Overall, environmental problem can be dealt with international cooperation, negotiation and treaties. The UN conferences on environment and development produced declaration on forest principles, convention on climate change and biological diversity. The convention on biological diversity is an international treaty focused on the “conservation and sustainable use of the biological diversity”. Similarly, CITES is an international agreement focused on the trade in endangered wildlife. IUCN is focused on protecting the critically endangered and endangered species. The Wildlife and countryside Act of UK protects wildlife and habitats. The EU biodiversity strategy aims to stop biodiversity loss by 2020. .Policy solutions for soil erosion include Rio summit, World’s soil charter and world’s soil policy, Natural Environment Whitepaper and other to protect soil and increase sustainability (Tscharntke et al. 2012). Montreal Protocol aims to phase out ozone depleting chemicals and Koyoto protocol aims to cut greenhouse gas emissions. There are also many global targets for water conservation. Sustainable tourism development policies ensures cultural integrity, essential ecological processes, biological diversity and life support system (Cherian 2012). Science and policy are important for environmental justice and are thus interrelated. It relates to environmental sustainability i.e, an equality between existing and future populations (Edmunds 2012).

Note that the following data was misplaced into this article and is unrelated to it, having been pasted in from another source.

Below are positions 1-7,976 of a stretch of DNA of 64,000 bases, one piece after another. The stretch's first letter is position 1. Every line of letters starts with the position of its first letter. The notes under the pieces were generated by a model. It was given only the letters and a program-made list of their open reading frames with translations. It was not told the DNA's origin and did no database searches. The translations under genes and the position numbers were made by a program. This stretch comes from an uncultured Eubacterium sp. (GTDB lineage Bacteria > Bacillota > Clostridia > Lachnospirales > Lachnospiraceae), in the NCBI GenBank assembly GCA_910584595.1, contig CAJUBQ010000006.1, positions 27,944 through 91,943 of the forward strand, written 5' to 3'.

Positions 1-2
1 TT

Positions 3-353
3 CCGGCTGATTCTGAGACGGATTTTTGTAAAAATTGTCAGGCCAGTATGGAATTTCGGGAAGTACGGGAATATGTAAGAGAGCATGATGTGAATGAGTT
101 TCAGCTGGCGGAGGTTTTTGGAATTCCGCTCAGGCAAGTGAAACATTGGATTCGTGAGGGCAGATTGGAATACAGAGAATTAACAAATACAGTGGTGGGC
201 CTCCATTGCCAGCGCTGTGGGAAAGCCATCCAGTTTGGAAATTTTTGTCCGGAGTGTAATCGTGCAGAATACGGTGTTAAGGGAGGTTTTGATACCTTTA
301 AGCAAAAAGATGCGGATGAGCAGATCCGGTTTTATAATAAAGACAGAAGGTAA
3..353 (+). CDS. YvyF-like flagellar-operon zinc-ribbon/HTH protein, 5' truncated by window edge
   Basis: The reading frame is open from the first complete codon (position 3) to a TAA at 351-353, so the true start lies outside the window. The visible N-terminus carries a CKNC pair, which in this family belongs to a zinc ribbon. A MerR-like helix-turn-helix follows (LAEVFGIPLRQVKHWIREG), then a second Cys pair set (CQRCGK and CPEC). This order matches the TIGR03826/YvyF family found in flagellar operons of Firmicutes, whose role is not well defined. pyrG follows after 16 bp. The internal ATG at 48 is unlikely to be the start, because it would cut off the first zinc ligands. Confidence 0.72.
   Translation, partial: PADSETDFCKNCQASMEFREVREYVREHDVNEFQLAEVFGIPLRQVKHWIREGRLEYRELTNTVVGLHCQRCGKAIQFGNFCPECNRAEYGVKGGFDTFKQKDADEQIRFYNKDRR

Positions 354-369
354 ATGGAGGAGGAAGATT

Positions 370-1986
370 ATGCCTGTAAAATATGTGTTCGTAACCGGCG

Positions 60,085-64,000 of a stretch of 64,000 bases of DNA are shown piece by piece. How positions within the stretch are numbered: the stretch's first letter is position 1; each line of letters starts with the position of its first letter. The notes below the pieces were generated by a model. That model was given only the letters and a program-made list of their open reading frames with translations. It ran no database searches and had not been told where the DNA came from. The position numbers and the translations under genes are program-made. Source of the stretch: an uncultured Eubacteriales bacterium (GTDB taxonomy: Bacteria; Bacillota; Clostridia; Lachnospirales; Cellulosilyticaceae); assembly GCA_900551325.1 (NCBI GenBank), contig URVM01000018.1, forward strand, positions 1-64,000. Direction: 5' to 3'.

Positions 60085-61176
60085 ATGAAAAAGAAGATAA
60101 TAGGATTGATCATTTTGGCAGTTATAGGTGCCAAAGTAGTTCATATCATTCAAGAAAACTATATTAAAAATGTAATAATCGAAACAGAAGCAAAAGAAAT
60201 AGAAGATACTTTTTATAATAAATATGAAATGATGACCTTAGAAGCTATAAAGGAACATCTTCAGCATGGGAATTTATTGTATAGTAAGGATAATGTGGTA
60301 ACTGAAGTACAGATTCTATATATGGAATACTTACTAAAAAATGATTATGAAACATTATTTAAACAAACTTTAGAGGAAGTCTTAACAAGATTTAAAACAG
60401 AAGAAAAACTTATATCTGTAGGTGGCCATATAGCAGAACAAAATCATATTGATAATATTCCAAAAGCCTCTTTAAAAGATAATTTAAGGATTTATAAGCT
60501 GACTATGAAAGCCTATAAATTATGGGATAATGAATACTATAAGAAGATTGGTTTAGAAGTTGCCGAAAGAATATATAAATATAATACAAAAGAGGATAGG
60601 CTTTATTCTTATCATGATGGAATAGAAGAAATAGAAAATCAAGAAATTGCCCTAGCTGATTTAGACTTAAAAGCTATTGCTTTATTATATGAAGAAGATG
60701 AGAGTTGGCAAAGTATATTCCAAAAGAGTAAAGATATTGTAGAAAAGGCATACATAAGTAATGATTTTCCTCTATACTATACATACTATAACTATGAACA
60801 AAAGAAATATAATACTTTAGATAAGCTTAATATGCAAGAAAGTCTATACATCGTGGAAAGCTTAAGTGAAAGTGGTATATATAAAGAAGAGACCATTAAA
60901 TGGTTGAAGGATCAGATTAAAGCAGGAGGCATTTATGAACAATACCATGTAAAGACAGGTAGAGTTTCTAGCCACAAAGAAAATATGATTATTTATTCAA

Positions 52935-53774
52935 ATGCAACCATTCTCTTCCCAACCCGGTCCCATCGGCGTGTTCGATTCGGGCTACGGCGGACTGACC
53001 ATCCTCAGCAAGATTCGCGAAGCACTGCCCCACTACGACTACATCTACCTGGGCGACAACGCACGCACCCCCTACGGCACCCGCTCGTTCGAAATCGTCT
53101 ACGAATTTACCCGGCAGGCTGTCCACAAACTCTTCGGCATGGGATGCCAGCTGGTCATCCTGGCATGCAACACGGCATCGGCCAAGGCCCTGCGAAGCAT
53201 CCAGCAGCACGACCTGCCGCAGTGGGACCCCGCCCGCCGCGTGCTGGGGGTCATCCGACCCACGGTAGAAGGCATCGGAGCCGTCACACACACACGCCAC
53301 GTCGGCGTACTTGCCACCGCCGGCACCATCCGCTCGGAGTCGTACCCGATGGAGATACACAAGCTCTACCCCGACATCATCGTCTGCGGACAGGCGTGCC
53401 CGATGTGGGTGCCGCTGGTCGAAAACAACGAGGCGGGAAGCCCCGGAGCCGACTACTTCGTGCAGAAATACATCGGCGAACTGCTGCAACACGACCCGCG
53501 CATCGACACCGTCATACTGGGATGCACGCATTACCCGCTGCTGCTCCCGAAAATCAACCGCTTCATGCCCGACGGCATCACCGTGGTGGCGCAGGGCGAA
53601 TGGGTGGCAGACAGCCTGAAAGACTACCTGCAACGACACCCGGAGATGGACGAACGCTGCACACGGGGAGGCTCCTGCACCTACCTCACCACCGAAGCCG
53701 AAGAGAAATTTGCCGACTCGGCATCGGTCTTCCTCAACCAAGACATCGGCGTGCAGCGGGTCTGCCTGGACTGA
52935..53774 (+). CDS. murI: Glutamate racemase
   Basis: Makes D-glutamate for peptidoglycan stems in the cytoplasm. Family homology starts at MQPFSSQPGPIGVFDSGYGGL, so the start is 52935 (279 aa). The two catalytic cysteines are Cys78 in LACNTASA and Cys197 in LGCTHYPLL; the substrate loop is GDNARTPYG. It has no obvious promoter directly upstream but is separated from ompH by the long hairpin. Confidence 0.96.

Globalisation, trade and environment are interrelated. Free trade dominates the world trade and has positive impact on the environment. Free trade refers to making huge profit by purchasing high quality goods with lowest possible price and sell at maximum price possible. This is the strong idea in UK and is linked with the idea of free competition that decreases the prices in supermarkets. Manufactured goods comprise 75% of the traded goods and apply to the agricultural products (Dicken 2008.). It dominates the world because fair trade aims to empower the poorest people, give fair wages to producer and ensure long-term contracts. It consequently leads to social and environmental improvements. For instance, it improves agricultural production method, lessens environmental impact, and develops community through improved education, schooling etc. Food products are traded products such as coffee, tea, meat, soya, vegetables, etc. Shareholders gain more profit than the producers due to modern capitalism. Environmental degradation due to drought, flood affects the food prices and the agricultural production. Other reason of decreasing agricultural production is the emerging diseases that affect invasive tea, coffee, and banana plantation. It significantly hampers the export of these products and the world market (Copeland and Taylor 2013).